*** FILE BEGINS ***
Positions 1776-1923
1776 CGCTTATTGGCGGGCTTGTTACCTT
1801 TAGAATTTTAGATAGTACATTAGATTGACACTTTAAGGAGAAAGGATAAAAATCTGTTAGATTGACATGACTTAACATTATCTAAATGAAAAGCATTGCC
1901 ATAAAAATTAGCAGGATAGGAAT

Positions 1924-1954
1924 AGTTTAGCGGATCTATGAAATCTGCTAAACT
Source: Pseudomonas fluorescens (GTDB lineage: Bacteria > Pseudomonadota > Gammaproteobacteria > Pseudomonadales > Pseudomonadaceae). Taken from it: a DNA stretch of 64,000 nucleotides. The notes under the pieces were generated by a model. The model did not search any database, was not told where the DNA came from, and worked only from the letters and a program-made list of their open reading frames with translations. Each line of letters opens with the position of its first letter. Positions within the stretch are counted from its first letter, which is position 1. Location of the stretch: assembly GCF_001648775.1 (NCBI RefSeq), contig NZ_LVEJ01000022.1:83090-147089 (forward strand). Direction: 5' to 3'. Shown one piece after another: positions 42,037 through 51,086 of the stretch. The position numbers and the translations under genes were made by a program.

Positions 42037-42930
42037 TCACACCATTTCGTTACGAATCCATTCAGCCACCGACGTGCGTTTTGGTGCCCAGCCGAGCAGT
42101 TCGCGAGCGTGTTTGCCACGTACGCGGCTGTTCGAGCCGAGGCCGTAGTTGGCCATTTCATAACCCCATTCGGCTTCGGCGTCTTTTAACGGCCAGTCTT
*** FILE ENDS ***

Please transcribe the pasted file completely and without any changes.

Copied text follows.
Positions 1776-1923
1776 CGCTTATTGGCGGGCTTGTTACCTT
1801 TAGAATTTTAGATAGTACATTAGATTGACACTTTAAGGAGAAAGGATAAAAATCTGTTAGATTGACATGACTTAACATTATCTAAATGAAAAGCATTGCC
1901 ATAAAAATTAGCAGGATAGGAAT

Positions 1924-1954
1924 AGTTTAGCGGATCTATGAAATCTGCTAAACT
Source: Pseudomonas fluorescens (GTDB lineage: Bacteria > Pseudomonadota > Gammaproteobacteria > Pseudomonadales > Pseudomonadaceae). Taken from it: a DNA stretch of 64,000 nucleotides. The notes under the pieces were generated by a model. The model did not search any database, was not told where the DNA came from, and worked only from the letters and a program-made list of their open reading frames with translations. Each line of letters opens with the position of its first letter. Positions within the stretch are counted from its first letter, which is position 1. Location of the stretch: assembly GCF_001648775.1 (NCBI RefSeq), contig NZ_LVEJ01000022.1:83090-147089 (forward strand). Direction: 5' to 3'. Shown one piece after another: positions 42,037 through 51,086 of the stretch. The position numbers and the translations under genes were made by a program.

Positions 42037-42930
42037 TCACACCATTTCGTTACGAATCCATTCAGCCACCGACGTGCGTTTTGGTGCCCAGCCGAGCAGT
42101 TCGCGAGCGTGTTTGCCACGTACGCGGCTGTTCGAGCCGAGGCCGTAGTTGGCCATTTCATAACCCCATTCGGCTTCGGCGTCTTTTAACGGCCAGTCTT